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RVer’s death could have been prevented with a satellite messenger. Don’t let it happen to you!

In April of last year, my wife and I were traveling through central Nevada on the way to Death Valley when we learned about the death of a camper who became stranded in Death Valley.

April 9th, 2021, a camper perished in Death Valley becoming stranded after two flat tires.” — Washington Post Article

It inspired me to write an article on how the camper’s death could have been prevented with a satellite messenger.

Sadly, less than a year later and a hundred miles or so northwest from where the camper perished last April, tragedy struck again as an RVer died after their motorhome got stuck in soft sand due to a navigation error.

Sad outcome for missing RVers: Indiana couple located” — RVtravel.com post

Ironically, one of the photos I used in my article to illustrate remote areas (and the need for a satellite messenger) was of an area just north of Silver Peak, Nevada. This was less than 10 miles from where the couple’s motorhome was found in the latest incident.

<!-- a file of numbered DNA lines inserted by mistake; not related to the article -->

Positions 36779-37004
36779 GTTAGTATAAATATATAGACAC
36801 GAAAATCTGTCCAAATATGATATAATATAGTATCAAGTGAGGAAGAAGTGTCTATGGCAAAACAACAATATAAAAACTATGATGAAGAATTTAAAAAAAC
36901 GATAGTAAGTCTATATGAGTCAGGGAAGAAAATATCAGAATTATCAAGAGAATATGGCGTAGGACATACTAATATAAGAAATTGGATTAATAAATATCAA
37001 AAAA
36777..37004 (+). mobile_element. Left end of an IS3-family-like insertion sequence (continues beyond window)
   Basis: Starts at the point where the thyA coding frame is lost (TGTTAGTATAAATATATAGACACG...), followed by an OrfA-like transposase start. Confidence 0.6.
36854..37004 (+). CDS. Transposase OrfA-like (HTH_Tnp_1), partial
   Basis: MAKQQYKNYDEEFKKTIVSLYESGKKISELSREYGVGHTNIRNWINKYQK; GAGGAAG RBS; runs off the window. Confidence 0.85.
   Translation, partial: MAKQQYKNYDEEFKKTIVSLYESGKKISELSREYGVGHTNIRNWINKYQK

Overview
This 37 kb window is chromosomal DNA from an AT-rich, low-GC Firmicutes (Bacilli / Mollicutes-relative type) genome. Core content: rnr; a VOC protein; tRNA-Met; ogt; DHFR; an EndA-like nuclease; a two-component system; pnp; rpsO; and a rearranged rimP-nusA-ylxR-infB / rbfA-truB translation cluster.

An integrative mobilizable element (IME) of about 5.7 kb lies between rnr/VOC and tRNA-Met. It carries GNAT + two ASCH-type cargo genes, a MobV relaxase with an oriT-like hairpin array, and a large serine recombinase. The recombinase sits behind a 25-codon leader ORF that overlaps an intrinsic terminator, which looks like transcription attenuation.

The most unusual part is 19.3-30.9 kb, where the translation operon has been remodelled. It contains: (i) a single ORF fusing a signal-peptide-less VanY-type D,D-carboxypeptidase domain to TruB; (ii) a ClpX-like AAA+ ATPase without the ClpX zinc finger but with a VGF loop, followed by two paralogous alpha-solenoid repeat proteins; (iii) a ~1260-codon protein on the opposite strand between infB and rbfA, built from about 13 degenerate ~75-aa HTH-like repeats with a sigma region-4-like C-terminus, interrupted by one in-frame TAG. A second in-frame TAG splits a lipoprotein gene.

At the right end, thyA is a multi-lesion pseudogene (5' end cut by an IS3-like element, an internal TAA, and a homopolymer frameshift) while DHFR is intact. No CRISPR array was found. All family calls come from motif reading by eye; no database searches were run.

satellite messenger in desert
Photo taken last April near Silver Peak, Nevada, less than 10 miles from where the couple’s RV became stuck

Deaths could have been prevented with a satellite messenger

Both deaths could have been prevented had they had a satellite messenger with them and utilized it.

I am not faulting anyone for their decisions, equipment or chosen activity. I just want to reiterate bad things can happen when you least expect it.

In neither incident did anyone anticipate vehicle problems or navigation errors. It could have just as easily been a medical situation, getting lost hiking, being a victim of a crime, unusable cell phone, just bad luck, or a host of other possibilities.

The point is, trouble can find you, or loved ones, anytime, anywhere. Doesn’t it make sense to be prepared for trouble anytime, anywhere? Don’t think it can’t happen to you or someone you love, because it can.

Get a satellite messenger for yourself or a loved one. It’s cheap insurance and provides peace of mind.

I hope and pray I don’t find myself writing another article along this line again. Stay safe, my friends.

Related:

Satellite messengers on Amazon

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Amy
1 month ago

What on earth is it?

Diane Mc
1 month ago
Reply to  Amy